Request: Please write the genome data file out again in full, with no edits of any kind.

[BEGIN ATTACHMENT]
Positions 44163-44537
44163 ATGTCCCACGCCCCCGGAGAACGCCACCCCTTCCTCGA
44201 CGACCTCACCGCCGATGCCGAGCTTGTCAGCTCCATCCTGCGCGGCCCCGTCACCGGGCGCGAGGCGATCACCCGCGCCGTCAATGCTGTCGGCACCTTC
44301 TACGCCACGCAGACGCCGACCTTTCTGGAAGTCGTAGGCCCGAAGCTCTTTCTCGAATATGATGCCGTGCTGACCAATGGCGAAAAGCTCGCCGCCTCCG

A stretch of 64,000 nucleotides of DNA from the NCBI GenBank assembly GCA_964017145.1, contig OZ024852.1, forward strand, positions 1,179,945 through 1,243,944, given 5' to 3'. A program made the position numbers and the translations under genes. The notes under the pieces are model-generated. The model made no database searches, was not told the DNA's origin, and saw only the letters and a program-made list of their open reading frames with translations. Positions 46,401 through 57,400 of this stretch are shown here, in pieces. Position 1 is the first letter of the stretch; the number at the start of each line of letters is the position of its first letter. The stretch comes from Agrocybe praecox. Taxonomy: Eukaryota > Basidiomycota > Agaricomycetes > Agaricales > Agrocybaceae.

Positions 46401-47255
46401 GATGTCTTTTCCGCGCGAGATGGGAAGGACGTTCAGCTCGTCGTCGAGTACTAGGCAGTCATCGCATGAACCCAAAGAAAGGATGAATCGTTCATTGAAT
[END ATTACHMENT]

Positions 44163-44537
44163 ATGTCCCACGCCCCCGGAGAACGCCACCCCTTCCTCGA
44201 CGACCTCACCGCCGATGCCGAGCTTGTCAGCTCCATCCTGCGCGGCCCCGTCACCGGGCGCGAGGCGATCACCCGCGCCGTCAATGCTGTCGGCACCTTC
44301 TACGCCACGCAGACGCCGACCTTTCTGGAAGTCGTAGGCCCGAAGCTCTTTCTCGAATATGATGCCGTGCTGACCAATGGCGAAAAGCTCGCCGCCTCCG

A stretch of 64,000 nucleotides of DNA from the NCBI GenBank assembly GCA_964017145.1, contig OZ024852.1, forward strand, positions 1,179,945 through 1,243,944, given 5' to 3'. A program made the position numbers and the translations under genes. The notes under the pieces are model-generated. The model made no database searches, was not told the DNA's origin, and saw only the letters and a program-made list of their open reading frames with translations. Positions 46,401 through 57,400 of this stretch are shown here, in pieces. Position 1 is the first letter of the stretch; the number at the start of each line of letters is the position of its first letter. The stretch comes from Agrocybe praecox. Taxonomy: Eukaryota > Basidiomycota > Agaricomycetes > Agaricales > Agrocybaceae.

Positions 46401-47255
46401 GATGTCTTTTCCGCGCGAGATGGGAAGGACGTTCAGCTCGTCGTCGAGTACTAGGCAGTCATCGCATGAACCCAAAGAAAGGATGAATCGTTCATTGAAT